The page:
Youngstown residents distrust school board, survey says
By Denise Dick
Though the community trusts city schools Superintendent Connie Hathorn, the same cannot be said for the school board.
That’s one finding in a report to the schools Academic Distress Commission by the Harwood Institute for Public Innovation based in Bethesda, Md. The report was presented at a commission meeting Thursday.
The institute conducted meetings and interviews throughout the district as part of the community- engagement requirement of the commission’s academic- recovery plan for the schools. The Wean Foundation and the Youngstown Foundation funded the work.
“Some residents described the board members as using their positions merely as a steppingstone to achieve higher office, or as a way to secure contracts for friends and supporters,” the report says. “The school board was seen as a significant barrier to change in the community.”
One of the few leaders in the community people do trust is Hathorn, “who is trusted across different groups in the community. ... Some said they believe he is taking steps in the right direction and that they are willing to give him the benefit of the doubt, knowing that his reforms will take time to bear fruit.”
Richard Harwood of the institute said trust, relationships and confidence need to be created to achieve high expectations.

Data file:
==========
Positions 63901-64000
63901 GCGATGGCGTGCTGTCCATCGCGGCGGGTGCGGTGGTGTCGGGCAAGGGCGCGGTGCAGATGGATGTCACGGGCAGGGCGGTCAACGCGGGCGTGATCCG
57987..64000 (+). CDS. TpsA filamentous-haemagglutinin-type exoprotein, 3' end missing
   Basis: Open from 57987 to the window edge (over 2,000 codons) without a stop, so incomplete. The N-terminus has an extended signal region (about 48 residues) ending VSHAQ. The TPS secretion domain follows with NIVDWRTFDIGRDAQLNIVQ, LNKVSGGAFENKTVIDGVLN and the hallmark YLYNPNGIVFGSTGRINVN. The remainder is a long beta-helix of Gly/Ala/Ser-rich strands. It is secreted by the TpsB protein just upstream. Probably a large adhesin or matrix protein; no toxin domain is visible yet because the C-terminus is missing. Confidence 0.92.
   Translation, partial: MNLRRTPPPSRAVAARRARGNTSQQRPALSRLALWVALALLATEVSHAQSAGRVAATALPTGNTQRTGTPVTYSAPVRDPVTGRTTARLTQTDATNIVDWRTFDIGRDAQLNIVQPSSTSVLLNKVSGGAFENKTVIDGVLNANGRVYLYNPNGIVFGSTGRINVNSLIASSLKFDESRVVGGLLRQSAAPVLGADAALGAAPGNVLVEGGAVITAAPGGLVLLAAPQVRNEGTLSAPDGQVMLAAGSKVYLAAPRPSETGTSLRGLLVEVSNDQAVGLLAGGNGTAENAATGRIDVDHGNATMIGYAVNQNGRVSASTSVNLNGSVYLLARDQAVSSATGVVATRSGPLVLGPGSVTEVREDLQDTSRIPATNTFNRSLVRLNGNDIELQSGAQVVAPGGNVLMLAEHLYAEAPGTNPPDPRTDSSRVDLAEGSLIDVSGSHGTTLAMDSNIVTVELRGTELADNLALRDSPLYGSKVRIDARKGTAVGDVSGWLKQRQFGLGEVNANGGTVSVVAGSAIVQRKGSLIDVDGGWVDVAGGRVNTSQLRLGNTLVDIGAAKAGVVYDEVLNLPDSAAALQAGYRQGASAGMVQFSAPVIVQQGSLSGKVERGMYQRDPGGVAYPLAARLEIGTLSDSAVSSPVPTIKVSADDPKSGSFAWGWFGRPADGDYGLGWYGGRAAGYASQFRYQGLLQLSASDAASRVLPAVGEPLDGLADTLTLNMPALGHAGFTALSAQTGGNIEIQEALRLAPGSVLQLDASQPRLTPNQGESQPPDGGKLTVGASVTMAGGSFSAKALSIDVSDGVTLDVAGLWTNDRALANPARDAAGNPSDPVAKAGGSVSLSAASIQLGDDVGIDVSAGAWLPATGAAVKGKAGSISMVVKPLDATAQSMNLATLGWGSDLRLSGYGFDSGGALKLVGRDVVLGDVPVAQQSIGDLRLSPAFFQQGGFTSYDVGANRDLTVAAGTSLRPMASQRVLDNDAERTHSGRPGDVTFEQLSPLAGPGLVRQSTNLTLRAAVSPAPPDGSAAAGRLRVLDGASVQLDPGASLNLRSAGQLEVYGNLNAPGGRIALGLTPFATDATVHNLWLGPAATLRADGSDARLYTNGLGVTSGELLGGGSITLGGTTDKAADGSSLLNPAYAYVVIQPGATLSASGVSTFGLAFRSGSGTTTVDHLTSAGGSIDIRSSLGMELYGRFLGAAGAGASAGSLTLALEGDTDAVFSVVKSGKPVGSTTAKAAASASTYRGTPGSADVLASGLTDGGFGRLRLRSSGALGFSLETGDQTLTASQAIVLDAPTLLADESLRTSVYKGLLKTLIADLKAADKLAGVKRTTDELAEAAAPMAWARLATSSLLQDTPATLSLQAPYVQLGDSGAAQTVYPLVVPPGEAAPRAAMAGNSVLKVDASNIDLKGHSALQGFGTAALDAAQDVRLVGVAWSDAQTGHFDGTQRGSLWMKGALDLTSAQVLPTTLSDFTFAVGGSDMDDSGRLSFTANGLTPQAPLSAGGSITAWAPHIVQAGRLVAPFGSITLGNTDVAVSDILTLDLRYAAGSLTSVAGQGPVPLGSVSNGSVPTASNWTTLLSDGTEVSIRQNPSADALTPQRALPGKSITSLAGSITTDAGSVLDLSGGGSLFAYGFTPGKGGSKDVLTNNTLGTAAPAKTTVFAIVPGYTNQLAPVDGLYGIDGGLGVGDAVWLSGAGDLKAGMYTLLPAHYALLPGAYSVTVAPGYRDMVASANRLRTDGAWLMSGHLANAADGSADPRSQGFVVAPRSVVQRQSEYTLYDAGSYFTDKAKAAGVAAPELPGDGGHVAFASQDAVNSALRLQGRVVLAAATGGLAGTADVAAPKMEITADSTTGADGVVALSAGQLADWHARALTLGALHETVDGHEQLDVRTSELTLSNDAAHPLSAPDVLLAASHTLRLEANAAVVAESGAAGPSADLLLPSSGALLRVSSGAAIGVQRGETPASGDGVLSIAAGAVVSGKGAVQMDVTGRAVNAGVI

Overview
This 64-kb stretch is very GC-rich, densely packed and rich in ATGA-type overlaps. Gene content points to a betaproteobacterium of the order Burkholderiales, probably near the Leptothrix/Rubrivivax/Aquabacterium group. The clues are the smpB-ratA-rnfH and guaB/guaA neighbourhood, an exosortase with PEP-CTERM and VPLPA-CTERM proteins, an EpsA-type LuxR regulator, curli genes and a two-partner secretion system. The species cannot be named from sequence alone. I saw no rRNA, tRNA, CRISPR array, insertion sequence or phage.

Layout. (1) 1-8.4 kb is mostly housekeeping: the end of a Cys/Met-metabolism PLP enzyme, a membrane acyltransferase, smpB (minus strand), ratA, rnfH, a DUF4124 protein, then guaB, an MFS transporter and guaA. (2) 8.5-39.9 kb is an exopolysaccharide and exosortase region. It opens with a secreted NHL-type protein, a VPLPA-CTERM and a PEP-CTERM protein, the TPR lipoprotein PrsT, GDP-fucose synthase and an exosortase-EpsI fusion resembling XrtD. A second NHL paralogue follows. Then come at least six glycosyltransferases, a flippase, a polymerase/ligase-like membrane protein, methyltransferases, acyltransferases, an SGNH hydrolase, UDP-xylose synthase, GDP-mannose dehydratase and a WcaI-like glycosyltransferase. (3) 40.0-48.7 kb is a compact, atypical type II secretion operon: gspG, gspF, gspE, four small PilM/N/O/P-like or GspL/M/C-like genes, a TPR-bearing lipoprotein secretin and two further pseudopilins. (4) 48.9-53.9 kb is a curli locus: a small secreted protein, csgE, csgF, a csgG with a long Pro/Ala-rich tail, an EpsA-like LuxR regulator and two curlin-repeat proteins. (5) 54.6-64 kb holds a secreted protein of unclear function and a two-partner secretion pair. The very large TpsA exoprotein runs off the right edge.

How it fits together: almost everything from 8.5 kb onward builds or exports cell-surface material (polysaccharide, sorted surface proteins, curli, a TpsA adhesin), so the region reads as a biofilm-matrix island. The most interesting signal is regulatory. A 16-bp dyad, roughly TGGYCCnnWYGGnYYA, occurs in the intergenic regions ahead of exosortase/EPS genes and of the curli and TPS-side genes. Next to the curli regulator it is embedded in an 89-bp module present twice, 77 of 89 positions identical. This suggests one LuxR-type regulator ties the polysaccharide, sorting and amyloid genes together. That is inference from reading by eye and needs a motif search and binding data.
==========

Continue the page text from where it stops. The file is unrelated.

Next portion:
Lock P. Beachum Sr., school board president, disagreed with the community’s lack of trust in the board.
“We’re making every effort, and we have to work as a team,” he said. “It’s absolutely necessary that the community knows the board is on the same page. We’re making every effort to get in line because our main focus is on school improvement and meeting academic growth. If not, the district will fail and be taken over by the state.”
Harwood’s report lists four recommendations:
Partner with business for student placements.
Mobilize adults to engage with youth.
Focus on building a stronger school-community relationship.
Tell a different story.
The last point deals with telling the positive aspects of the community and the youth.
“Connect stories of change to progress being made in the community,” it says.
Hathorn is expected to report to the commission next month about how Harwood’s recommendations will be implemented in the district.